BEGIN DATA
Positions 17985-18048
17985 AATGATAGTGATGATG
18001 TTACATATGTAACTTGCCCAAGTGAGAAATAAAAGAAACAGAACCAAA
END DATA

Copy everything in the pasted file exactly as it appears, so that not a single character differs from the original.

Positions 17985-18048
17985 AATGATAGTGATGATG
18001 TTACATATGTAACTTGCCCAAGTGAGAAATAAAAGAAACAGAACCAAA